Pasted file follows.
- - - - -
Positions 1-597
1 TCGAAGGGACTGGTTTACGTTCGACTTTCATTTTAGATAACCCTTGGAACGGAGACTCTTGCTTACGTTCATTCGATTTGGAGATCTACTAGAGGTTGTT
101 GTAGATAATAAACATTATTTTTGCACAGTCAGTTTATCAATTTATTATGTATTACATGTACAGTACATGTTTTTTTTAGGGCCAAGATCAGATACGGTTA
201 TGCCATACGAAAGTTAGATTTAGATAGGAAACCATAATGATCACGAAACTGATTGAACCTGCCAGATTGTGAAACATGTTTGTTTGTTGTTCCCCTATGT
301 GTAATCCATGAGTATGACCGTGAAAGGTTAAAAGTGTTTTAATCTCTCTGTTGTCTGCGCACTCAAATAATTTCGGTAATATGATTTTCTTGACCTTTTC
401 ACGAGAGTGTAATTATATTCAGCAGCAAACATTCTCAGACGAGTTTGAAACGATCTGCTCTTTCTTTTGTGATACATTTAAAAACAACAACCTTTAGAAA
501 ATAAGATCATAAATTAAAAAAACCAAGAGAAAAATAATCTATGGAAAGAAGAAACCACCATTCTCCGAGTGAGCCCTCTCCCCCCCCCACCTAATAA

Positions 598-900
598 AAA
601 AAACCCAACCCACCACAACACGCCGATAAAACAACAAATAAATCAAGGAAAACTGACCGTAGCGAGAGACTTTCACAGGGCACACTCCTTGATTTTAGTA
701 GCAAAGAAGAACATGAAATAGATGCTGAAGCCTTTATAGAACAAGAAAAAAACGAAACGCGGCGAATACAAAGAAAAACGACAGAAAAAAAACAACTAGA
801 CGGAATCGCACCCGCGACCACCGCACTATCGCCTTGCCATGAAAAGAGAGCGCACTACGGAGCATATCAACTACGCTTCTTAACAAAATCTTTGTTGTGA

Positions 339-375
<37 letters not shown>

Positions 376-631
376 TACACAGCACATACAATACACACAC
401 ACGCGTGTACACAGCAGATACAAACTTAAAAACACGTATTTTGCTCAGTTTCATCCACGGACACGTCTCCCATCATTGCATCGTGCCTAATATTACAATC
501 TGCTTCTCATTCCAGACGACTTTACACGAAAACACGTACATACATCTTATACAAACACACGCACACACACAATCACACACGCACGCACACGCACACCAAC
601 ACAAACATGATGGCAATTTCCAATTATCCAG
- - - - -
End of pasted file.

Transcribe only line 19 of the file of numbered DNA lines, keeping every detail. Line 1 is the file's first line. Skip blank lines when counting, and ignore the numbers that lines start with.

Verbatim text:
601 ACAAACATGATGGCAATTTCCAATTATCCAG